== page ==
According to the conclusions reached by the researchers who performed the study on common surgical procedures and opioid abuse “Our results have several clinical implications. First, while we found that surgical patients are at an increased risk for chronic opioid use, the overall risk for chronic opioid use remains low among these patients, at less than 0.5 percent for most of the procedures that we examined. Thus, our results should not be taken as advocating that patients forgo surgery out of concerns for chronic opioid use. Rather, our results suggest that primary care clinicians and surgeons should monitor opioid use closely in the postsurgical period.” Some of the common surgeries that were associated with a higher risk for opioid abuse included simple mastectomy, traditional gall bladder surgery, total knee replacements, and total hip replacements.

College Freshmen With PTSD Should Avoid Alcohol Use During Recovery

college freshmen with PTSD should avoid alcoholPTSD symptoms can vary widely for college freshmen who have been diagnosed with this mental health condition after experiencing previous trauma, and University at Buffalo researchers have determined that alcohol use can slow the recovery from PTSD for many students. Young adults who have post traumatic stress disorder start out with a higher risk for problem drinking and other forms of substance abuse, and these behaviors can make any PTSD symptoms worse and set back any recovery that the student has made to this point. University at Buffalo Department of Psychology professor Jennifer Read was one of the authors who published a paper on this research in the Psychological Trauma: Theory, Research, and Policy journal.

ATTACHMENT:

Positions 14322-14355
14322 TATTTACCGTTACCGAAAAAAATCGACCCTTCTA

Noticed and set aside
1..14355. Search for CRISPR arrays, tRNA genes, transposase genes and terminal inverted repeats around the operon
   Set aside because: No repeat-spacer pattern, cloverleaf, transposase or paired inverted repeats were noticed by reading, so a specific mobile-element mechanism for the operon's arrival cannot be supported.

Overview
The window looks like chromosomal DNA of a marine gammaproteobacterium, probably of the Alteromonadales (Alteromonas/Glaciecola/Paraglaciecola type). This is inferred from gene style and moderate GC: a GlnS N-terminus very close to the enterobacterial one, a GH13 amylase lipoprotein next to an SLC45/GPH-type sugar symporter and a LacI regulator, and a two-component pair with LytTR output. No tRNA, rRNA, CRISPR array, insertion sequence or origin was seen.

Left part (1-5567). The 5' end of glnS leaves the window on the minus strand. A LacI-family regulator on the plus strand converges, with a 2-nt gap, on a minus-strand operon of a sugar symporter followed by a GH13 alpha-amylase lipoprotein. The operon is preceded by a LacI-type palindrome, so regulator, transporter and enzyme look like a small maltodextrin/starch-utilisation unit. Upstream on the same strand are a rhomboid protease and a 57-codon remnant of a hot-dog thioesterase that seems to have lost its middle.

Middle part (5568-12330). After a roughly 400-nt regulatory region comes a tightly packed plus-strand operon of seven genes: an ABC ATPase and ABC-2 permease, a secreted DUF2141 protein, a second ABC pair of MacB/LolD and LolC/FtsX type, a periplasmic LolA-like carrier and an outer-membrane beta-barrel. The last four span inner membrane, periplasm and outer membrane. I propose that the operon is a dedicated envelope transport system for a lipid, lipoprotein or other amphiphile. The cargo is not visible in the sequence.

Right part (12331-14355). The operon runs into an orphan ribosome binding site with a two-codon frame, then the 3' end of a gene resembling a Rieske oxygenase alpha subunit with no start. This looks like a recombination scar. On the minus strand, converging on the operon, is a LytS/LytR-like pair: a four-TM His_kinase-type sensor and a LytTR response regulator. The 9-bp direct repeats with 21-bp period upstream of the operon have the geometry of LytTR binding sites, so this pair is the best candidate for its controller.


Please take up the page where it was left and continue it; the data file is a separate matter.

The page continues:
According to Read “You have a group of young people exposed to some trauma who are away from many of the things that would otherwise provide them with support. Even those who are commuting have still entered into a new way of life.” This can make the PTSD and alcohol use combination even more dangerous. Read also explained that “This is relevant to college administrators for a few different reasons, One is to know that there is a class of students whose symptoms are getting worse or staying bad. While students are first transitioning the symptoms are the most malleable. So early detection and intervention are important. If these people can be identified, then outreach could be provided. It’s encouraging that people with PTSD symptoms are getting better on their own. Resilience is common in human behavior. People can have bad things happen to them, but will most likely be okay. It doesn’t mean they won’t affected, or that they won’t be changed in some way, but they will probably be okay. Drinking affects this. If someone is drinking regularly or excessively, the likelihood is less that they’ll move from a high category to a lower category.”

What is Marijuana Use Disorder? Is This an Addiction?

marijuana addictionA recent study from Columbia University’s Mailman School of Public Health shows that around 6 million adults in America have experienced marijuana use disorder in the last year alone. What is this though? Is it an addiction to marijuana? Marijuana use disorder is a classified disorder in the Diagnostic and Statistical Manual of Mental Disorders (DSM-5), and this latest version of the manual combines both marijuana abuse and marijuana dependence into a single classification. The disorder can be rated as being mild, moderate, or even severe. The rating is dependent on the number and severity of the symptoms associated with marijuana abuse and dependence. The DSM-5 lays out 11 symptoms that may be experienced with marijuana use disorder, and an individual must meet at least 2 of the 11 identified symptoms in order to be diagnosed with this condition.

Researchers looked at marijuana use disorder using the criteria and determined that marijuana use is on the rise. When marijuana use and addiction progressed the researchers also found that the frequency of drug use and the associated levels of disability also increased. With more states legalizing medical and even recreational marijuana use some scientists and researchers caution that this could increase the number of marijuana use disorder cases that are seen. According to CUMC Department of Psychiatry professor of epidemiology and lead study author Deborah Hasin, PhD, “An increasing number of American adults do not perceive marijuana use as harmful. While some can use marijuana without harms, other users do experience negative consequences, which can include mental and physical problems, and impaired functioning. This paper helps provide information on some of those risks.”